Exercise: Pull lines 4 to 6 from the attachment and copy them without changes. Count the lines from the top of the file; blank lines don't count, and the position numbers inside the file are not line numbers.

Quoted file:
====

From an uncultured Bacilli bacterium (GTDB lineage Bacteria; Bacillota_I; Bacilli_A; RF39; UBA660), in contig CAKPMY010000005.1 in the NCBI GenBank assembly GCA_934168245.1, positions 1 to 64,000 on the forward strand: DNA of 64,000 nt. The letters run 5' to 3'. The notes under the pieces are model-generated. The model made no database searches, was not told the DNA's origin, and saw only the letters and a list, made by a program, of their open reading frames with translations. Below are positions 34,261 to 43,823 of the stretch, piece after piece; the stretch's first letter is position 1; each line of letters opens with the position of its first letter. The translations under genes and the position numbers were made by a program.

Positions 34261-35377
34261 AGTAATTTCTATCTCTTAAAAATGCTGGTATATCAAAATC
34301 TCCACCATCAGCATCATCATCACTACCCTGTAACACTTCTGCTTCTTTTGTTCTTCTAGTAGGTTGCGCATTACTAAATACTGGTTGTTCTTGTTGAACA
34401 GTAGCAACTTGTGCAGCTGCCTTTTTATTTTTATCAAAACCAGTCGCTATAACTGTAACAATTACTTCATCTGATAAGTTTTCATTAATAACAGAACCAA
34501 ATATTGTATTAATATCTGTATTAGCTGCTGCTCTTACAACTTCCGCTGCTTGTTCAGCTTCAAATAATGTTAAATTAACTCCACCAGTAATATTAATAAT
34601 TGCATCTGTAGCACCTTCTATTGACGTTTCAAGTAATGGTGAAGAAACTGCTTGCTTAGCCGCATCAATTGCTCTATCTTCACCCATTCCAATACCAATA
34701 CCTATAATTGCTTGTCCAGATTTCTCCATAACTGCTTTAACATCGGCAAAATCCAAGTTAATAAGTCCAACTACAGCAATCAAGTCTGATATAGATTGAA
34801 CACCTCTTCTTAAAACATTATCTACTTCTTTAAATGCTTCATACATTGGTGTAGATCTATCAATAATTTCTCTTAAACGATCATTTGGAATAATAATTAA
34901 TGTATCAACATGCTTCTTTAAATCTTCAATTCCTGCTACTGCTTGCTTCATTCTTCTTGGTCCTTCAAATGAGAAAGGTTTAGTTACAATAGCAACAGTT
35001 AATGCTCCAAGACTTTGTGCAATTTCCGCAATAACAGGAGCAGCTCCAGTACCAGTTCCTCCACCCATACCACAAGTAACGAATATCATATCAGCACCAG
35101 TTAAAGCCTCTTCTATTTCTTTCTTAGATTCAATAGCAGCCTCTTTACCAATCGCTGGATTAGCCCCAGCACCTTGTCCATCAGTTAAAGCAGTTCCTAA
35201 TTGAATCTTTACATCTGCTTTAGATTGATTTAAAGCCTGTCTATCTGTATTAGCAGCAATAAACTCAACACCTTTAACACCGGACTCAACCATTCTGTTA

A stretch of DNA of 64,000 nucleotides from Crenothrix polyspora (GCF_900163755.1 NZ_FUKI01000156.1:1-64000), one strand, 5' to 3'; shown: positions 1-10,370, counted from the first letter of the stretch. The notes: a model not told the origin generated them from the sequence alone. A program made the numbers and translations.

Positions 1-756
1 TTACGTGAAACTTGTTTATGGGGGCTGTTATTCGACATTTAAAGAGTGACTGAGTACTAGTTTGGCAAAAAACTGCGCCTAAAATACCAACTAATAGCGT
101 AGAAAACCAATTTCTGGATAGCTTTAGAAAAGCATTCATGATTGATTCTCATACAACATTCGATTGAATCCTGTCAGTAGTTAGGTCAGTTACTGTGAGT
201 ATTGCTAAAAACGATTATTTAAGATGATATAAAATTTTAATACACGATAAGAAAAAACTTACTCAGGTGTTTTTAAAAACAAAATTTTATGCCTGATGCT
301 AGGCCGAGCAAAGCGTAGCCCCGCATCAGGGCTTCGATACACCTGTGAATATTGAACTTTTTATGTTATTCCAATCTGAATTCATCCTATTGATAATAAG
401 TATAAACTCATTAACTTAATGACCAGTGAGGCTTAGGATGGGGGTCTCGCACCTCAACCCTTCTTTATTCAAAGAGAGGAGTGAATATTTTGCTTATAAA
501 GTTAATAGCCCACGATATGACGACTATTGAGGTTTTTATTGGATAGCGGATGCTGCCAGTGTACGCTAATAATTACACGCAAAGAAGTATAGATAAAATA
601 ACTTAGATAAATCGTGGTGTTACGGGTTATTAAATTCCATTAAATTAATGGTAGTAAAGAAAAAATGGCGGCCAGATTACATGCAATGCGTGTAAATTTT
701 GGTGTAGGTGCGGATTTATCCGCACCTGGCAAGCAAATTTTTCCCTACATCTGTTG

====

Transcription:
34301 TCCACCATCAGCATCATCATCACTACCCTGTAACACTTCTGCTTCTTTTGTTCTTCTAGTAGGTTGCGCATTACTAAATACTGGTTGTTCTTGTTGAACA
34401 GTAGCAACTTGTGCAGCTGCCTTTTTATTTTTATCAAAACCAGTCGCTATAACTGTAACAATTACTTCATCTGATAAGTTTTCATTAATAACAGAACCAA
34501 ATATTGTATTAATATCTGTATTAGCTGCTGCTCTTACAACTTCCGCTGCTTGTTCAGCTTCAAATAATGTTAAATTAACTCCACCAGTAATATTAATAAT